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Questions and Answers

1.    What are stem cells?

Bone marrow, found in the centre of all large bones, is where new primitive blood cells, know as blood stem cells, are produced. Blood stem cells develop into mature cells, like white and red cells.

2.    How can I save someone’s life?

When essential bone marrow is destroyed by disease or by the treatment to eradicate leukemia, blood stem cell transplantation from a matching donor provides the greatest chance of recovery.

5.    Who can help?

If you are aged between 18 and 40, weigh at least 8 stone (51 kgs) and permanently reside in the UK (and likely to be for at least the next 3 years), then you can join the ANT register.

6.    Are there any other circumstances where I might not be able to join the Register?

To protect both you and the patient, you cannot join if:
· You or your partner are HIV positive or carry the Hepatitis B or C virus
· You believe you may be at high-risk of HIV or Hepatitis B/C infection.


7.     How do I join the Register?

Joining the Register is simple! We run clinics across Bristol throughout the year. Checkout the clinics page for more information about where we are running clinics and how you can join the ANT register at a marrow clinic.

8.    What happens after I join?

After you join, you will receive a letter letting you know whether or not you have been placed on the Register. If you have been placed on it, you will get an annual newsletter and remain on file until you are 60.

If at any time you wish to be taken off the Register though, you may do so. However, joining the Register is a serious step so please carefully consider the financial and ethical implications of being a donor before joining.

9.    Will I have to donate once I join the Register?

Not all donors are asked to donate. Here are some statistics that may give you an idea about the chances of donating:
Out of every 100 people who join the Register, 10 will be asked to give a further blood sample to confirm the accuracy of a match with a patient.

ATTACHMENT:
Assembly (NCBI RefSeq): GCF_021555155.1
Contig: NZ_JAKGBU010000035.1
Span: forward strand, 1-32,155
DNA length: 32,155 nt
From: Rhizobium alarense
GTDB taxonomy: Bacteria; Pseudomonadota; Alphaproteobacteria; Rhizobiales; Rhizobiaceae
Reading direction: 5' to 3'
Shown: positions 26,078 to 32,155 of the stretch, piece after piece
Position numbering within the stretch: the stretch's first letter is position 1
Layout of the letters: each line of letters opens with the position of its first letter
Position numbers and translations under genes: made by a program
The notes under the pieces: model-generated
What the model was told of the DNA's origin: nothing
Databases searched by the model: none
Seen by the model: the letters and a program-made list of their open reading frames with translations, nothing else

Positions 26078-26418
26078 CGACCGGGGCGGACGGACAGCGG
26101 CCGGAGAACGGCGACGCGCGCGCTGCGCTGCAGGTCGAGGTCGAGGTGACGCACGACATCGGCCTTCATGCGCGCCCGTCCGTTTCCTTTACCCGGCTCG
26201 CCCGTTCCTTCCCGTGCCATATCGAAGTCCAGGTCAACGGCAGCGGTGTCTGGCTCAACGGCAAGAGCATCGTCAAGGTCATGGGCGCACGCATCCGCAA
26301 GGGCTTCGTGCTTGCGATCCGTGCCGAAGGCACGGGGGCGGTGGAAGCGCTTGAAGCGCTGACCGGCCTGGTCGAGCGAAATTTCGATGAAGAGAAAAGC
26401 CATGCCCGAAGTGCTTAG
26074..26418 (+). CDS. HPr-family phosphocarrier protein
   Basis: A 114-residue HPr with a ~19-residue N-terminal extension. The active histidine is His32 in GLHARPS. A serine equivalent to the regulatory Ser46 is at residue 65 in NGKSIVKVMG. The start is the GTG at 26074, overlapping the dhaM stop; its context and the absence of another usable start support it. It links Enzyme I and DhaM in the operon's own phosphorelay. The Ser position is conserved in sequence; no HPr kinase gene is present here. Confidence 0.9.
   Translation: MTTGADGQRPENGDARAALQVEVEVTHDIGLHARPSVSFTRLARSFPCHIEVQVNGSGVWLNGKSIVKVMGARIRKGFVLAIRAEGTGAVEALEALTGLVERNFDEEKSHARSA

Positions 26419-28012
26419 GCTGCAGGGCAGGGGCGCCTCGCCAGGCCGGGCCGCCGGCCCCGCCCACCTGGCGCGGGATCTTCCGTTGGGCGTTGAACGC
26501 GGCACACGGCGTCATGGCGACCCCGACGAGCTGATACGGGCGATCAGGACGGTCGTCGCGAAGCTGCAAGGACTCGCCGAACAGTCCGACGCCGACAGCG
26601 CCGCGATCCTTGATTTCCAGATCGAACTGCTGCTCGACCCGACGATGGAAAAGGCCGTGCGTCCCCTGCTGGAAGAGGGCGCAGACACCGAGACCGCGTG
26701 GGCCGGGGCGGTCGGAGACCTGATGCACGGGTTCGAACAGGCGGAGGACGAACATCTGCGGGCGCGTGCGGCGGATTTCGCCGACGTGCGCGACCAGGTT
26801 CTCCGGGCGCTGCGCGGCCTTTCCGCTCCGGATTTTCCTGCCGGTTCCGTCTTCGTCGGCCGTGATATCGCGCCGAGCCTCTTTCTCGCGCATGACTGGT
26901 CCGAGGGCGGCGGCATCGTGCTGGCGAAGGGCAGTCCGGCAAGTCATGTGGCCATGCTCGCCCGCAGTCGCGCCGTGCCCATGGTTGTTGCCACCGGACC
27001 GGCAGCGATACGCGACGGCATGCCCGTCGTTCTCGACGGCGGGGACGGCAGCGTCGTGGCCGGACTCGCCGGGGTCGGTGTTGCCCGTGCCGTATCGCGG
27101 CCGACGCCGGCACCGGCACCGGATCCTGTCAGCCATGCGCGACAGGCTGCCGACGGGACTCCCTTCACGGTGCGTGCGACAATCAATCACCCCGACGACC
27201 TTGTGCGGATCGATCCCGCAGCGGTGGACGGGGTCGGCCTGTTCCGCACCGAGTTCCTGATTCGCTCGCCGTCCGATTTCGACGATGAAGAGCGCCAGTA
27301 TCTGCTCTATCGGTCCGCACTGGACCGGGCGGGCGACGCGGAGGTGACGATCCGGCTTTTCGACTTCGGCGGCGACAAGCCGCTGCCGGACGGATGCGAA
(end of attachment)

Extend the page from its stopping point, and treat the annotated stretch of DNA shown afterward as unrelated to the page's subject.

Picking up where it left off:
Out of every 100 people who join the Register, 1 will be asked to donate marrow.

10.    What happens if I’m a match?

If you are found to be a match, then you may be asked to donate.
All blood stem cell donations take place in one of the specialised centres in London. The Anthony Nolan Trust makes all the arrangements for the donor and covers any financial loss incurred by our donors as a result of having donated.

11. What different methods are there of blood stem cell collection?

Blood stem cells can be collected by bone marrow extraction or taken from the peripheral blood. Ideally all volunteers should be willing to donate by either method but the final choice of donation method would by yours. 
In bone marrow extraction, under general anesthetic, blood stem cells are extracted from the hip bones by needle and syringe. No surgical incision is required and the blood stem cells taken replace themselves within 21 days. You may feel some short-term post-operative tenderness and discomfort in your lower back and tiredness is inevitable for about 5-7 days.

In peripheral blood stem cell donation, a natural growth factor is injected for five days prior to the collection. One or two collections may then be required, but overnight hospitalisation is not usually necessary, nor a general anesthetic. Side-effects include bone pain and flu-like symptoms during the five day period of growth factor injection. During the collection the donor may experience discomfort at the sites of needle insertion and a temporary tingling sensation in the body from the anticoagulant used to keep the cells from clotting.

12. Are dates for the blood tests and possible operations flexible?

Unfortunately, given the nature of the conditions patients tend to have when they get to the point that they need a bone marrow transplant, the dates for the operation are not widely flexible. Usually, the odd day or two wouldn’t be a problem but clearly, if an urgent bone marrow transplant was required, it wouldn’t be wise to delay the transplant for much more than a few days.
Many people worry that if they sign up, they may be called up at an inconvenient time (e.g. during an exam week). In reality, this is very unlikely to happen although if it does happen, the trust will do everything it can to choose dates for donation that are most convenient for you.

Any other questions may be answered at the Anthony Nolan Trust's Frequently Asked Questions page, or alternatively please e-mail us at bristol-marrow@bristol.ac.uk if you have any other queries.